I still get the chills when I think about it. Having just come off a 7-year run as a 50-week a year volunteer sound guy, I was ready to take a break. My family and I had moved to a new town, and were looking for a new church. We visited one and really liked it. We went back the next week. And the next. Pretty soon, we had been there all summer and the fall “ministry season” was starting up. I stopped by the worship leader’s table and said I had some sound experience, but was on sabbatical. He was excited to have another sound guy on the line, and told me to call him when I was ready to get back into the game.
A few months later I was. It was about this time that the chills started. The sound booth was a mess. There were cords all over the place, many of them not working. Mics were thrown into a tub. The gain structure of the system was a disaster. It wasn’t EQ’d properly. It was everything that gives a sound guy the willies. I spent 4 years there, slowing building trust with the leadership and being allowed to fix quite a bit of that poor little system. Eventually we turned it into something quite useable.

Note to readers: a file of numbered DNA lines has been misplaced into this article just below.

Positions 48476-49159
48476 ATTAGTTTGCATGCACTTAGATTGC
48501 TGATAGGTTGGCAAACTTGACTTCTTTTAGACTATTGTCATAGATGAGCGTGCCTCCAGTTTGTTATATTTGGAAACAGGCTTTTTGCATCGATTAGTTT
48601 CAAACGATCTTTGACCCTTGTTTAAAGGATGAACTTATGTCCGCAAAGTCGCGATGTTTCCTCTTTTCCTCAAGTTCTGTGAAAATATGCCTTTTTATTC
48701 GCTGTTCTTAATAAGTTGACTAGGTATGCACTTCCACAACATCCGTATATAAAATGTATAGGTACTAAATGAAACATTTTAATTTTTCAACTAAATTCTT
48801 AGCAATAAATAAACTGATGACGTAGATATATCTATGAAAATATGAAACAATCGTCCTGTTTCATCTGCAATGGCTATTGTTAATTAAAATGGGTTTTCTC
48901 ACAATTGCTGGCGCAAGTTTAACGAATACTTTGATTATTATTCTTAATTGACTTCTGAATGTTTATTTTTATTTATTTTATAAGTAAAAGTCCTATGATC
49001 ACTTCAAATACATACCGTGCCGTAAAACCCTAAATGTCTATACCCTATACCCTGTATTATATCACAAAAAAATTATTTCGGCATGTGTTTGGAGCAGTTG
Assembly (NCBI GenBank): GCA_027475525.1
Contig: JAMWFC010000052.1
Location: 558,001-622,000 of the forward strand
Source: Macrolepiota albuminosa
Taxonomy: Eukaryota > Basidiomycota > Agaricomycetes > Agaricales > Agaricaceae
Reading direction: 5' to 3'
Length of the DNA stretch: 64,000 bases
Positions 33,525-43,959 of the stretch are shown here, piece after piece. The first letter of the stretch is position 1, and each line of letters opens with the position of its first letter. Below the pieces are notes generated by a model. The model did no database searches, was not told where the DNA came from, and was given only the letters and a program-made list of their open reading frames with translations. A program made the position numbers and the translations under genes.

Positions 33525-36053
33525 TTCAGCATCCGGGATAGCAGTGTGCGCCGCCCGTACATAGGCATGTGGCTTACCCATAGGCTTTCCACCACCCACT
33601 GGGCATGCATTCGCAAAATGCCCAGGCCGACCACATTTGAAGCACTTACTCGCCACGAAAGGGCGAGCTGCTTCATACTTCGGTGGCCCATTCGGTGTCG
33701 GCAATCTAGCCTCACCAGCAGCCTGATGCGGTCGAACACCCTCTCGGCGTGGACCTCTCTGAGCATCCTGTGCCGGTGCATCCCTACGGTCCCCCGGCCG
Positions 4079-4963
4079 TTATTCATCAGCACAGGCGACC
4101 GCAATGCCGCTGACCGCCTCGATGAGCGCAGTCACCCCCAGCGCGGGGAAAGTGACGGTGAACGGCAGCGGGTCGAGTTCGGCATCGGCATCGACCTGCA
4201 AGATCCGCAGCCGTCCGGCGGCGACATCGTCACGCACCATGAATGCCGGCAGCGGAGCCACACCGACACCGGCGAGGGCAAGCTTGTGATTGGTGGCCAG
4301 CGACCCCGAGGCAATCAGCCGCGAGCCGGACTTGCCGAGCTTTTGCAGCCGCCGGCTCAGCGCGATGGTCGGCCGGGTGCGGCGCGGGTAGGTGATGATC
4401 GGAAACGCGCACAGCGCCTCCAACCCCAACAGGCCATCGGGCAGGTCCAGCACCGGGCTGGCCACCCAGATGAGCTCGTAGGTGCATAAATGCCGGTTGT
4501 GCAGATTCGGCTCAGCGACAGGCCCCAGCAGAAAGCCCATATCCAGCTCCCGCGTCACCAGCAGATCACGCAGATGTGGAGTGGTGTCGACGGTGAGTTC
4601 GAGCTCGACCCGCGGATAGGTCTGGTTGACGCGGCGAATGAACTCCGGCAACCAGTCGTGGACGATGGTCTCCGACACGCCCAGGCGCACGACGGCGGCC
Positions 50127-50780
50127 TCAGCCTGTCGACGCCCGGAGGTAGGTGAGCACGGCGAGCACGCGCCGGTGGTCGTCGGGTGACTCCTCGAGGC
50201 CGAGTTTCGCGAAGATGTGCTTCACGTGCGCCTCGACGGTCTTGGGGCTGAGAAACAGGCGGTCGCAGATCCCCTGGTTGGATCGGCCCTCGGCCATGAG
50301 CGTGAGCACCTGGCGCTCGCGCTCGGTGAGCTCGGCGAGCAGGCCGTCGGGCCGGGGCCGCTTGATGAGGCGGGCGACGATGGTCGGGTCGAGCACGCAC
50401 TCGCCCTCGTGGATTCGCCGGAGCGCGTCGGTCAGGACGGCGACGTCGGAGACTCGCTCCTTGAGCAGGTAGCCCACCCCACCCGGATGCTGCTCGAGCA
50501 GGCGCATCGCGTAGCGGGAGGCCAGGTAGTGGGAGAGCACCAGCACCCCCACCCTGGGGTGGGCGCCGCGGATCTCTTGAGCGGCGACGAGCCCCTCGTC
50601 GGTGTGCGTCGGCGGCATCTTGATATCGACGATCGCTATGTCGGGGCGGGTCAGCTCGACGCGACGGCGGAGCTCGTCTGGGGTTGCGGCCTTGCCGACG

I bring all this up for this reason: As a volunteer, it was incredibly frustrating to come in week after week and work on a system that wasn’t put together properly, with equipment that was broken or not suitable for the job. The church wasn’t “small” by most standards (roughly 1,000 attendance each week), but there was no staff member really in charge of the technical stuff. When I eventually left the church, one of the driving forces for my departure was that no one really seemed to care that much that the technical team was being asked to do the incredible with both hands tied behind our back. I knew my efforts were appreciated, but there was never much of a sense that action was being taken to improve the situation.
Like many of my life experiences, I have tried to learn from that one. I find it’s useful to recall what it was like to be a volunteer in church as I try to lead my team of volunteers. Which brings me to today’s post: The Fixer. Now, I understand this post is going to mean different things to different people; and I realize there are some of you serving in churches that are really strapped financially. I know some of you are volunteer leaders and are just as frustrated as I was back then. I hope this encourages you nonetheless.
One of the guiding principles of my ministry to my technical volunteers is to build a system (be that sound, lighting, presentation or video) that is reliable and up to the task. I personally find it completely unfair to ask a volunteer to give his or her valuable time in service on equipment that is sub-par or ill-suited for the job. When things are broken, things go wrong; and when things go wrong, the volunteer usually gets the blame. This is totally unfair.